VH1 responded quickly by ending their contract with the rapper and releasing a public statement. "Based on the severity of the allegations against Yung Berg, VH1 is terminating its relationship with him in connection with Love & Hip Hop Hollywood, effective immediately," the network posted on its website. Yung Berg went on to have more brushes with the law over drugs possession and failing to show up for court dates.

If you or someone you know is dealing with domestic abuse, you can call the National Domestic Violence Hotline at 1−800−799−7233. You can also find more information, resources, and support at their website.

Another 'Love & Hip Hop' star got convicted for COVID fraud

"Love & Hip Hop" attracted even more scandal when one of its stars from the Atlanta spin-off, "Mo" Fayne, received a prison sentence of 17 years for using pandemic funds to cover up his shady financial dealings.

The rapper received over $2 million from COVID-19 relief funds, which he claimed was necessary to keep his trucking business "Flame Trucking" going and pay his 107 employees. Instead, he leased a Rolls-Royce, bought himself a Rolex, paid off his own debts, and kept a long-term fraudulent investment scheme going. And when the feds started to investigate his loans, the whole scam fell apart. Fayne was charged in 2020 and he quietly settled his divorce from his fellow wife, fellow "Love & Hip Hop" star Karlie Redd, a month later.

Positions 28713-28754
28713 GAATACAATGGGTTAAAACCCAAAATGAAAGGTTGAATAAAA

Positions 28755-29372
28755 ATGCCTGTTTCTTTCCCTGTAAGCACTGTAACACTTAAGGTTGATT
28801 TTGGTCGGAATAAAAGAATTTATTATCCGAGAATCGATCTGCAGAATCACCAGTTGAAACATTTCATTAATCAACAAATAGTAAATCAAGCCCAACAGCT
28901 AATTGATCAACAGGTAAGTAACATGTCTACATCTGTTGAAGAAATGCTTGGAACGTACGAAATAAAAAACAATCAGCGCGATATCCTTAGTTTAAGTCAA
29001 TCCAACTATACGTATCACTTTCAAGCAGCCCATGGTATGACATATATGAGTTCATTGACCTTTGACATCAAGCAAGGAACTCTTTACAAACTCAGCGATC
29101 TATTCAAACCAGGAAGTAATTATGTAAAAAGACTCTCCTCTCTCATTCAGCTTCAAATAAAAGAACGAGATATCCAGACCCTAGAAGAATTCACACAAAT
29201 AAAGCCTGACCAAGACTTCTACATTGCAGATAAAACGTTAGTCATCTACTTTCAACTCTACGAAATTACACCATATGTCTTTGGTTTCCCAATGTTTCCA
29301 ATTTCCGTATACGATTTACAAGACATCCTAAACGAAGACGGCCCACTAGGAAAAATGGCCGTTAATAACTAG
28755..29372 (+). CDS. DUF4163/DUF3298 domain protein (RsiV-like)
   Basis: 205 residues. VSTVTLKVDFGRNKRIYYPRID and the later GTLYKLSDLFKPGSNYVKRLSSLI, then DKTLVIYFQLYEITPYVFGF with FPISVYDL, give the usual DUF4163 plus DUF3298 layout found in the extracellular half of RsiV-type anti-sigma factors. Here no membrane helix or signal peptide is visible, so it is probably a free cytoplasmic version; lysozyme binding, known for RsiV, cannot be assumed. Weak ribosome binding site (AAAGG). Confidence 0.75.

"Fayne planned to use the PPP program as a cover for his long-running Ponzi scheme," the U.S. Attorney's Office explained in a statement, accusing him of being greedy and fraudulent. They also accused him of running the multi-state scheme from 2013. "The funds the program supplies serve as a lifeline to many businesses desperately trying to stay afloat during the pandemic, and unfortunately his fraud helped deplete those precious dollars," the statement continued.